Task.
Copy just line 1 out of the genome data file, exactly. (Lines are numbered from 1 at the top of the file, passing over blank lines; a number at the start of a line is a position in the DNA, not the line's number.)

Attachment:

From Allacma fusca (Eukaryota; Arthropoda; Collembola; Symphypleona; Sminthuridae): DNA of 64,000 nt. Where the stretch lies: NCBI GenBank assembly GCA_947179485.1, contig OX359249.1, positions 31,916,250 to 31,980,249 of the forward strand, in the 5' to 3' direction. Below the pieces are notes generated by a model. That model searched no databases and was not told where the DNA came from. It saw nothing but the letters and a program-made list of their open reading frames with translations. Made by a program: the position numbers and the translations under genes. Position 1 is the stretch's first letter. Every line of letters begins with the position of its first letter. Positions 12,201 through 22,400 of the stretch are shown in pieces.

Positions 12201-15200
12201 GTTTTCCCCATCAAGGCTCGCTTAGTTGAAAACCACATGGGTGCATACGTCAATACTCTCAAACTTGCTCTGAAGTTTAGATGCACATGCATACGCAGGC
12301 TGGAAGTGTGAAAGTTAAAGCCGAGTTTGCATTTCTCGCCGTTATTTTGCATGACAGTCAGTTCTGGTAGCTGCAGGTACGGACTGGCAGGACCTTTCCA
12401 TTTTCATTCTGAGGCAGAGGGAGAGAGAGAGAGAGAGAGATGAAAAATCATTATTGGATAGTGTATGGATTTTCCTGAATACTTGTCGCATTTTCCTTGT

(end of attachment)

From Allacma fusca (Eukaryota; Arthropoda; Collembola; Symphypleona; Sminthuridae): DNA of 64,000 nt. Where the stretch lies: NCBI GenBank assembly GCA_947179485.1, contig OX359249.1, positions 31,916,250 to 31,980,249 of the forward strand, in the 5' to 3' direction. Below the pieces are notes generated by a model. That model searched no databases and was not told where the DNA came from. It saw nothing but the letters and a program-made list of their open reading frames with translations. Made by a program: the position numbers and the translations under genes. Position 1 is the stretch's first letter. Every line of letters begins with the position of its first letter. Positions 12,201 through 22,400 of the stretch are shown in pieces.